The Words of the Haines Family

Is this our Galileo moment?

William Haines
April 27, 2010

One day a cardinal from the Vatican came to visit Galileo to discuss his advocacy of Copernicus' theory that the earth went round the sun. The Catholic Church up until then had held to the geocentric model embraced by Ptolemy, Aristotle and philosophers of the ancient world that the Earth was at the center of the universe. The geocentric model however made it very hard to reconcile actual observations and make the predictions necessary for accurate calendars. Copernicus' heliocentric theory that the sun was at the center of the solar system produced better results and was listened to with interest by Catholic scholars and cardinals including the Pope.

However some years later, in a different political environment, Galileo started promoting the heliocentric view. He stirred up a lot of opposition mostly because he insulted and offended potential allies and former supporters such as the new Pope. So when a cardinal came to visit him and asked for evidence for his outlandish theories, Galileo invited him to peer through his telescope and observe for himself the moons revolving around Jupiter. Up until then it had been assumed that all celestial bodies revolve around the Earth. After a while the cardinal stood and announced that there were no bodies going around the planet. He denied what his eyes saw because what he saw didn't fit into the theory he either believed or had to support.

I was reminded of this incident, which led to the discrediting of the Catholic Church, when I read page 33 of the Original Divine Principle where it states "The argument of creation vs. evolution is finished => it is creation." There then follow some arguments to support this assertion:

(1) Was existence first, or thought first? (motivation and purpose come first)

Now when did thought appear? Let's imagine the Earth 10 million years ago, before the appearance of homo sapiens. Was there existence? Yes, there were millions of species around. Was there thought? That all depends on whether you think animals are able to think or not. Suppose we go back 700 million years before what we call animals appeared. Was there thought? So this argument isn't up to much.

(2) All things are born for the sake of love (existence) and therefore exist in pairs.

Can this be described as an argument to support creationism?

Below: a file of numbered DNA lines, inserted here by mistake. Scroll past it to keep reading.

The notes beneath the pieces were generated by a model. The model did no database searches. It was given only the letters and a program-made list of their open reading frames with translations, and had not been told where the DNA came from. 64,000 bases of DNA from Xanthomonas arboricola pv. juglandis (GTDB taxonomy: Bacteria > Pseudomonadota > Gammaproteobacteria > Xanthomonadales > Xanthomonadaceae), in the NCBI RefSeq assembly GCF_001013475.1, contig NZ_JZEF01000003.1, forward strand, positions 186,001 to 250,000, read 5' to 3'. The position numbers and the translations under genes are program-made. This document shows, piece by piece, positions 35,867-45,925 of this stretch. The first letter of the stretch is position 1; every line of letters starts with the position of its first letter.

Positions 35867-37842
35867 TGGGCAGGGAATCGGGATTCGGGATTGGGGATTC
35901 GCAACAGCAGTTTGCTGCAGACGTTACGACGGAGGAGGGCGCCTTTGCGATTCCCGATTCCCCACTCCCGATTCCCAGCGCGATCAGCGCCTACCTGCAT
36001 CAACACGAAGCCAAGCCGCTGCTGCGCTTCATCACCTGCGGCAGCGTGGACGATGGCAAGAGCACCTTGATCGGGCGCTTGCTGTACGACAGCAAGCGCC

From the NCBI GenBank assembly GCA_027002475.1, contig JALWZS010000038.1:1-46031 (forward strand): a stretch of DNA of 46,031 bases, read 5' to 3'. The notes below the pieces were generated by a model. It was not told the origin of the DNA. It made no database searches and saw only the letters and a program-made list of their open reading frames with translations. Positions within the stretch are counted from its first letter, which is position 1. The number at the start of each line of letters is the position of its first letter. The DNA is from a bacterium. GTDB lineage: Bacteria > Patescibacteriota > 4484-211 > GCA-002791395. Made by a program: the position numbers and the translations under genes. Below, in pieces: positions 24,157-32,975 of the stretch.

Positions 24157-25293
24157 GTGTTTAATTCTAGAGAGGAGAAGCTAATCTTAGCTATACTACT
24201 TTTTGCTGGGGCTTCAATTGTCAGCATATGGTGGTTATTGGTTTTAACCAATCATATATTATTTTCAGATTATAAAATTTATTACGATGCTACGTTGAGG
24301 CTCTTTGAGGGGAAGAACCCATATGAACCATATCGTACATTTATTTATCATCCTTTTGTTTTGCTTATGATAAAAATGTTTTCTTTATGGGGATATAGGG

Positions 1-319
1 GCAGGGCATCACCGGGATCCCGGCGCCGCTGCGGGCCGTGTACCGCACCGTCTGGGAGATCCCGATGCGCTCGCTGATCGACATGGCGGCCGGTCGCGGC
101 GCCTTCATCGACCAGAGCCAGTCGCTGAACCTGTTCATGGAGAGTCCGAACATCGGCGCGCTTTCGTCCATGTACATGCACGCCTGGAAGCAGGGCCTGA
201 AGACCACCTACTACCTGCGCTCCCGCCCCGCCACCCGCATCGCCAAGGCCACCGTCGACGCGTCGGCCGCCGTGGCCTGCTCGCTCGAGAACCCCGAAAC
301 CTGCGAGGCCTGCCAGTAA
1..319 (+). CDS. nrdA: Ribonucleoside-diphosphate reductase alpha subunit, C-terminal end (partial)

There then follows the most common argument which is stated twice:

(3) In order for something new to come out there must be an input of energy (ideas, skills). New developments always need the investment of creativity. Without this, there can be no development.

But this has been found not to be the case. There are many many examples of order and complexity emerging spontaneously. They look as if they are the product of design but are actually examples of self-generated 'purposeless' order. One can learn about and see this for oneself in the recent BBC program: "The Secret Life of Chaos"

Coming back to evolution, there is so much evidence that it happened that one wonders why people dispute it anymore. Trying to explain how it happened, what the mechanisms might be, is still in the realm of theory; a fruitful research program. Traditionally Christian Churches have found no intrinsic problem with Darwinian evolution. His ideas were accepted and promoted by scientists who were also Christians very soon after the publication of the Origin of the Species. They believed in creation and evolution. They saw no need to choose between evolution an creation. In other words it was through the processes of evolution that God acted. It wasn't until recently that fundamentalist Christians in America, who take a literalist approach to the Bible, rejected evolution and advocated the theory of creationism. This of course is to mistake the kind of book the Bible is. Since the Divine Principle has always been critical of a literalist approach to the Bible, with its suggestion that much of the Bible is written using symbols and metaphors, it is odd to find a literalistic approach in this case. It is even odder because the Divine Principle advocates the integration of science and religion suggesting that it is a weakness of traditional religions that they allegedly didn't have a comfortable relationship with science. Maybe our community has more recently been affected by fundamentalist ideas floating around in Korea and America?

A good selection of papers discussing these issues from what I would describe as a Principled point of view than that of ODP can be found here 

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